On Jan. 21, the New York Times reported that an Am. Fed’n of State, County & Mun. Employees’ internal report details “extensive corruption” with the union. It listed $4.6 million in claims that AFSCME made to its insurance company, seeking reimbursement under a policy that covers boss’ fraud. The report was leaked by a union official eager to have AFSCME take a tougher stance on corruption.
It describes how 35 bosses forged checks, made unauthorized withdrawals, siphoned union dues into their personal accounts and used union credit cards for personal expenses. More than half the claims arise from N.Y.C.’s Dist. Council 37 in which two dozen officials have been indicted. Other corruption claims involved locals in Ind., Mass., Minn., Mont., N.J., Ohio, Pa., Wis. and D.C. In Milwaukee, Robert Gordon, apparently embezzled $96,000 by writing 208 checks to himself. In Elkart, Ind., Steven K. Grubb, wrote $13,500 in union checks for his personal benefit.
AFSCME has a fidelity bond insurance policy that reimburses it if a boss commits “dishonest acts” that cause the union to lose money. The insurance company paid $605,000 of $2.6 million in claims that were pending in Nov. 1999. The reason the company paid less than the amount requested was that AFSCME claimed $2.2 million for money it said was stolen by Charles Hughes, ex-boss of DC37 Local 372. The policy covering Hughes was only for $500,000. [N.Y. Times 1/21/00]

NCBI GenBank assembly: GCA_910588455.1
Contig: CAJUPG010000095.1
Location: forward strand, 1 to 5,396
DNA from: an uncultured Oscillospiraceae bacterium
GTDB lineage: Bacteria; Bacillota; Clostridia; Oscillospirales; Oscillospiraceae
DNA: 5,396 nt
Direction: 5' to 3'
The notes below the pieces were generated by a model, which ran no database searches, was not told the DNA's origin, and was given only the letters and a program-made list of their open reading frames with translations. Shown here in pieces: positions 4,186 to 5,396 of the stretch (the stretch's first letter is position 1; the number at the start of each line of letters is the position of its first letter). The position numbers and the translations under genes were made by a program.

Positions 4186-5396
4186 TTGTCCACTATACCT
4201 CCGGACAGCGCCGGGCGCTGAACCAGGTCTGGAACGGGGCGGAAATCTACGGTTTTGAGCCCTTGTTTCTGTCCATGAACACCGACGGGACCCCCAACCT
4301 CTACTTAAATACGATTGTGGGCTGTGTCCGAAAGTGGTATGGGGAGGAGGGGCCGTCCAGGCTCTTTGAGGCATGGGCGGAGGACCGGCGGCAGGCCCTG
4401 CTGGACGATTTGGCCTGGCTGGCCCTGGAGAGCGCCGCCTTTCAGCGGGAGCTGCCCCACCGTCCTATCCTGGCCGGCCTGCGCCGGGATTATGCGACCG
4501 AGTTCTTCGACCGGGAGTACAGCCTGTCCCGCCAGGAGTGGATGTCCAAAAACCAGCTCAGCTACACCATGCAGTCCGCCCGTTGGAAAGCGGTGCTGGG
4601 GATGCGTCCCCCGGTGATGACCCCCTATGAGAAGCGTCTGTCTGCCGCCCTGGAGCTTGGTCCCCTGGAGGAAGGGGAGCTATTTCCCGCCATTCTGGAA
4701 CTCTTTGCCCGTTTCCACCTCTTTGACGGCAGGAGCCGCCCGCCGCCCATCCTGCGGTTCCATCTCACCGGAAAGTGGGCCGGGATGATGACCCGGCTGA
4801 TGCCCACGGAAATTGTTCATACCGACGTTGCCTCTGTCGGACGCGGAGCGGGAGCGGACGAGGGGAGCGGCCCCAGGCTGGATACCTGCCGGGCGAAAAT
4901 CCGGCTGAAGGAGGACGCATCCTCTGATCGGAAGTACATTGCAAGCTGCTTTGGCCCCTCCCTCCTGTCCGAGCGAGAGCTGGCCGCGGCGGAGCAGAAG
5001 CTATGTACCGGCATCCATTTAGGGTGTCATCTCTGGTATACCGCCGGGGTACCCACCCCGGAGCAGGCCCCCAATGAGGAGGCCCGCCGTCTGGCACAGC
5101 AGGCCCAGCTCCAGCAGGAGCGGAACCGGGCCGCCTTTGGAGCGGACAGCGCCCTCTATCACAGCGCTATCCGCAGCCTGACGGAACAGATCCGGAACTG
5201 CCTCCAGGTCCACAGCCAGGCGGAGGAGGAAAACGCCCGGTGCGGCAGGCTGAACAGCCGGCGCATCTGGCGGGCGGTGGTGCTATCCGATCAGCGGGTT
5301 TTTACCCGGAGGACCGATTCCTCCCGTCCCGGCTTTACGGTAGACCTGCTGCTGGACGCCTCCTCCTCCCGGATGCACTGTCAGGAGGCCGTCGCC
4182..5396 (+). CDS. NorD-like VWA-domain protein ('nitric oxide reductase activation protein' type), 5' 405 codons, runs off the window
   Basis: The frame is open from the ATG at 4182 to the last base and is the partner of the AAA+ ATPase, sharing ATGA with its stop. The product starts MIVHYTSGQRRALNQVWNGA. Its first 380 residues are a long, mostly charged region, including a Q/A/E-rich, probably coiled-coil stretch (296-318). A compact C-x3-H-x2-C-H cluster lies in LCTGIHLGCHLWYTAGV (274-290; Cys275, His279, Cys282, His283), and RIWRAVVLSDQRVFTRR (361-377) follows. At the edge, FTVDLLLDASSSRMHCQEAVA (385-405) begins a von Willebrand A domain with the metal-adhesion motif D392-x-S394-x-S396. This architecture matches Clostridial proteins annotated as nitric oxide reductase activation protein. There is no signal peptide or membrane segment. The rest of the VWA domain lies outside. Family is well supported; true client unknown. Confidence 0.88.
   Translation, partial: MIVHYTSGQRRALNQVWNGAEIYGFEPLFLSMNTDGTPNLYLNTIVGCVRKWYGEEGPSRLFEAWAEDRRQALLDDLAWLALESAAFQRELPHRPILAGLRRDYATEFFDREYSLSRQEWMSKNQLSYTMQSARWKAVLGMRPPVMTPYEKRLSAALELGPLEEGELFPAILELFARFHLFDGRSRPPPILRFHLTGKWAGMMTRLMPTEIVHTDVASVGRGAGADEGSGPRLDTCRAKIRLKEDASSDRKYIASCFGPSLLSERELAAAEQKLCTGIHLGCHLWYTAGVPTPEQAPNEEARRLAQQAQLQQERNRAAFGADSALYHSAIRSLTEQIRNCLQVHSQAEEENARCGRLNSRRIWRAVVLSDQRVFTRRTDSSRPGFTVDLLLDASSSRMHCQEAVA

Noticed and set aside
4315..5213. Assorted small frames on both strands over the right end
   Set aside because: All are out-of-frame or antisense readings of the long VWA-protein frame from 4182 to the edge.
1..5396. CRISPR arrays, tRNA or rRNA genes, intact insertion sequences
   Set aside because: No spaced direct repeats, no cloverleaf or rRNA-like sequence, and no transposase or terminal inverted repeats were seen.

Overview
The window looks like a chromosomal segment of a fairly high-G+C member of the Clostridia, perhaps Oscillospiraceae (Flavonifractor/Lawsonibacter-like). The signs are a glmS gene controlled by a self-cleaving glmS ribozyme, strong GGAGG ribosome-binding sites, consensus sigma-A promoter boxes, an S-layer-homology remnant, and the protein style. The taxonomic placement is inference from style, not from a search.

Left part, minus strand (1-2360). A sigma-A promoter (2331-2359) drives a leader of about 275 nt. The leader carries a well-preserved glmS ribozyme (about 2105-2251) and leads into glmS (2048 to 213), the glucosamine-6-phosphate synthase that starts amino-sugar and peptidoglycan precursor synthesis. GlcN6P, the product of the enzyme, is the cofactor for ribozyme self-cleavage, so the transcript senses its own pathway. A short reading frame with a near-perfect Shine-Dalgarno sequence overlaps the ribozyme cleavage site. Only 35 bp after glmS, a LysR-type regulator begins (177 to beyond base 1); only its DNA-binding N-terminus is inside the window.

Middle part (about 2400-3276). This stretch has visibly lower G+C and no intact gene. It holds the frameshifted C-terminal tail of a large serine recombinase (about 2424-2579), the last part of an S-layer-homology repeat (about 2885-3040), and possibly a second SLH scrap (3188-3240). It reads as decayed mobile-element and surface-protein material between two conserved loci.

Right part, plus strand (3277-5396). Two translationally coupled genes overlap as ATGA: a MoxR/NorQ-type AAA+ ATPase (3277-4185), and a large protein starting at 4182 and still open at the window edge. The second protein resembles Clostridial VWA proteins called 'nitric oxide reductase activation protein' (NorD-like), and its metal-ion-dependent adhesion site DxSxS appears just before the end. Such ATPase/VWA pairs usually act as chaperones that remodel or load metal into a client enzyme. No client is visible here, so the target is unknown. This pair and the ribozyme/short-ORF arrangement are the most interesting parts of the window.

Reportedly, federal law enforcement wants to investigate AFSCME. [Wall. St. J. 1/24/00] The only problem is that many AFSCME locals, such DC37, are exempt from the Landrum-Griffin Act which imposes fiduciary duties in union bosses and criminalizes union embezzlement.
Ex-New York Boss Gets 1 to 3 Years
N.Y. Judge George Daniels in Manhattan sentenced Connie Lango, ex-treasurer DC37 Local 384, Jan. 24 to 1 to 3 years in prison for stealing union funds. She pled guilty in Aug. to two counts of grand larceny and admitted to taking over $50,000. Prosecutors believed she took as much as $190,000. She stole the money from May 1994 to Sept. 1995, by asking the local’s bank to issue checks payable to herself, credit-card companies and car leasing firms. [Newsday 1/25/00]